Popular images of hell like to play up the lake of fire dimension of Hell. A place of eternal torment. The Bible does speak of Hell in this way. But the most powerful image of Hell to me is that it is the place of eternal separation from God. God who is life, love, hope and more will not be where you have chosen to be. That’s a torment far greater than pain inflicted upon my body – even if that physical pain is eternal.

Easter People do not fear Hell but neither do they forget it. They have been delivered from it by the power of the Cross of Jesus Christ. They will be eternally united with Him. The resurrection is the evidence that they will not be separated from God.

But since they what they truly means and they know how, but for God’s grace, that would have been their destiny–they fear that others whom they love might have Hell as their eternal destiny. Easter People live with a compulsion, that no one should have that tragic destiny.

The apostle Paul said it best:

11 Since, then, we know what it is to fear the Lord, we try to persuade others. What we are is plain to God, and I hope it is also plain to your conscience. 12 We are not trying to commend ourselves to you again, but are giving you an opportunity to take pride in us, so that you can answer those who take pride in what is seen rather than in what is in the heart. 13 If we are “out of our mind,” as some say, it is for God; if we are in our right mind, it is for you. 14 For Christ’s love compels us, because we are convinced that one died for all, and therefore all died. 15 And he died for all, that those who live should no longer live for themselves but for him who died for them and was raised again.

16 So from now on we regard no one from a worldly point of view. Though we once regarded Christ in this way, we do so no longer. 17 Therefore, if anyone is in Christ, the new creation has come: The old has gone, the new is here! 18 All this is from God, who reconciled us to himself through Christ and gave us the ministry of reconciliation: 19 that God was reconciling the world to himself in Christ, not counting people’s sins against them. And he has committed to us the message of reconciliation. 20 We are therefore Christ’s ambassadors, as though God were making his appeal through us. We implore you on Christ’s behalf: Be reconciled to God. 21 God made him who had no sin to be sin for us, so that in him we might become the righteousness of God. – 2 Corinthians 5:11-21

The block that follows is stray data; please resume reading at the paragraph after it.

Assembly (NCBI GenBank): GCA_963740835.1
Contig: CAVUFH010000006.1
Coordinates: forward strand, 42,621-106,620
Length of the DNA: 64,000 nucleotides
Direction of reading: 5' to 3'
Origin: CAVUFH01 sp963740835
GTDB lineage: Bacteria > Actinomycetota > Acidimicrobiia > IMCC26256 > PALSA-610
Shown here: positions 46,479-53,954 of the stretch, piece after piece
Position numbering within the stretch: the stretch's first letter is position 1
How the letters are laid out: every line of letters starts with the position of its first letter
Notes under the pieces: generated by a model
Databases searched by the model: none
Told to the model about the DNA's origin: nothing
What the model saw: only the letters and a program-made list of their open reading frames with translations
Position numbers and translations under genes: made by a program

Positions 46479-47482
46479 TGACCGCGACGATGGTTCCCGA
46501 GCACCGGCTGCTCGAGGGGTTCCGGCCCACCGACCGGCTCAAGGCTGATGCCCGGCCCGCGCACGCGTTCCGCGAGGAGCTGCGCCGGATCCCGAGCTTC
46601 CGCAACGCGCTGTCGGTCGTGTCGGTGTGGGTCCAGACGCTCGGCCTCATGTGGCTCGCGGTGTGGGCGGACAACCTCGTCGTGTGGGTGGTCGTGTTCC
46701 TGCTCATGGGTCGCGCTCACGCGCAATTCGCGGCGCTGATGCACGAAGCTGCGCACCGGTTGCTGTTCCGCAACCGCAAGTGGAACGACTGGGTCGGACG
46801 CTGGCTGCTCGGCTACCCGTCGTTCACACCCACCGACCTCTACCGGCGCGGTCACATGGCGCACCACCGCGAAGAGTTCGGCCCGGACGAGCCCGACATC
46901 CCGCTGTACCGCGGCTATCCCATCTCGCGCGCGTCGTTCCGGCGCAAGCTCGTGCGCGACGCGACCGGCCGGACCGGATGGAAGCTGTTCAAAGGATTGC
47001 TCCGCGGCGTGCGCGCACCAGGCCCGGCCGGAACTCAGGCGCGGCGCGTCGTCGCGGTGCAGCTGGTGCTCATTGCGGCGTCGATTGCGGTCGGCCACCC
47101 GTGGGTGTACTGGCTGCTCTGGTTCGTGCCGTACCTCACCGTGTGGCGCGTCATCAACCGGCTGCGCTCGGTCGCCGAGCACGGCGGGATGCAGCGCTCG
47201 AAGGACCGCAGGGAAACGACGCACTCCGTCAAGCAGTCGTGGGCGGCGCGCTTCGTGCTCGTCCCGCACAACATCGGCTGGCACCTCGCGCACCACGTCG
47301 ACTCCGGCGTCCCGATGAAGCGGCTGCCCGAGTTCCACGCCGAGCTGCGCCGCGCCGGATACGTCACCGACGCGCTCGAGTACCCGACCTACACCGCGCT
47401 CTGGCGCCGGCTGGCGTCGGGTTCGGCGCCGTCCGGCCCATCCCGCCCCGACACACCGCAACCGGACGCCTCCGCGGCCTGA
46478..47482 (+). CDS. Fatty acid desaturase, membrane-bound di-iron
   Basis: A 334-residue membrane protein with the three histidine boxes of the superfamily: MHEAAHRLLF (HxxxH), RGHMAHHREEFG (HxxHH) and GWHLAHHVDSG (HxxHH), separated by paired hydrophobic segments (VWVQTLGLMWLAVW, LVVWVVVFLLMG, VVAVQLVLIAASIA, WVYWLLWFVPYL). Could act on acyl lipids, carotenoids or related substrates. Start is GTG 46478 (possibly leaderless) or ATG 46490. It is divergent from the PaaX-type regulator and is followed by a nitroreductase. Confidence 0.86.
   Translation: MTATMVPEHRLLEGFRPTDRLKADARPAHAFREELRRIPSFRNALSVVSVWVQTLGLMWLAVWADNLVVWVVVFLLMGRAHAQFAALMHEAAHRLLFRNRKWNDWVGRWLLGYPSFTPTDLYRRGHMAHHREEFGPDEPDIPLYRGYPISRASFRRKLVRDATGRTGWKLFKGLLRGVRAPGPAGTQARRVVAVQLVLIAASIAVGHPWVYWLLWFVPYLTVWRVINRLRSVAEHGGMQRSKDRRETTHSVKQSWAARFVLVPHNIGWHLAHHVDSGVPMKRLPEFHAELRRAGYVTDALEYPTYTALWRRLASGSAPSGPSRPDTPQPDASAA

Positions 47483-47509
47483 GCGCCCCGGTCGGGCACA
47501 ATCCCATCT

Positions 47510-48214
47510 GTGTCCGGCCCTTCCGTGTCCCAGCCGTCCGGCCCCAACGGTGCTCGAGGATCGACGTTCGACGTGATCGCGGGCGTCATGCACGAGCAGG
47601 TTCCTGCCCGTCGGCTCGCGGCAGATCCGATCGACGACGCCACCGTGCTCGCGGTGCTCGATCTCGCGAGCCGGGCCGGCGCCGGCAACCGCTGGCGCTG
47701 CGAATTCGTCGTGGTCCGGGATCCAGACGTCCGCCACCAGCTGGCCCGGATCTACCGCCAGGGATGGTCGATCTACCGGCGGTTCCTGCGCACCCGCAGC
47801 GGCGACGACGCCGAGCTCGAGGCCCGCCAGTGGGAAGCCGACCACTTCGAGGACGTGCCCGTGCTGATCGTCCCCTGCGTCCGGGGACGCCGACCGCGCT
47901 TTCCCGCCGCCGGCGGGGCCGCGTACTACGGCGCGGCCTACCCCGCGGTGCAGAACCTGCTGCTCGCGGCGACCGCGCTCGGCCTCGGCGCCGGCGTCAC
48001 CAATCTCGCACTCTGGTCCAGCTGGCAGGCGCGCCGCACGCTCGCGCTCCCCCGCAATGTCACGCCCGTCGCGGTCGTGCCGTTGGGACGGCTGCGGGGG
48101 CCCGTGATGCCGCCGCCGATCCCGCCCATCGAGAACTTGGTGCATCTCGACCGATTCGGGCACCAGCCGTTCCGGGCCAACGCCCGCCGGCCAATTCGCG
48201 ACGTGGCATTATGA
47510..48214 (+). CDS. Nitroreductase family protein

One of the great scandals of contemporary Christianity is what Craig Groeschel calls “Christian Atheism.”  This is where we say we believe something and then live like we do not believe it.  The lawyer of Luke 10:25-28 stands up and asks the quintessential question of a seeker,  “Teacher,” he asked, “what must I do to inherit eternal life?” At the end of the chain of discussion Jesus leads the man to the answer.  “Love the Lord your God with all your heart and with all your soul and with all your strength and with all your mind’; and, ‘Love your neighbor as yourself.’ In fact, Jesus punctuates it with, “Do this and you shall live.”

Even non-Christians know, and many practice, the latter half of that commandment. We call it the Golden Rule.

But for many persons, including many Christians, there is more intellectual assent than real life application. We know we should practice it, and we do … up to a point.

Up to the point when….

Demonstrating that love requires us to sacrifice a significant amount of time.

Loving them requires us to wade into the mess in which they find themselves living where we might get messy, too.

Loving them calls us to sacrifice something precious rather than what is convenient or superfluous.

Loving them demands us to see them as persons for whom Christ died rather than simply objects of our good works.

Loving them is met with rejection or contempt.

I am reminded that God loved a world where people were His enemies.

He loved a world that killed his prophets and dishonored His holiness.

He loved a world where people keep asking, no, demanding His help and then squandering the blessing.

He loved a world that He knew would crucify Jesus.

Love, genuine God-inspired and empowered love is unconditional and incarnational and sacrificial.

Any less is not really love.  It is a counterfeit.

(C) 2011 by Stephen L Dunn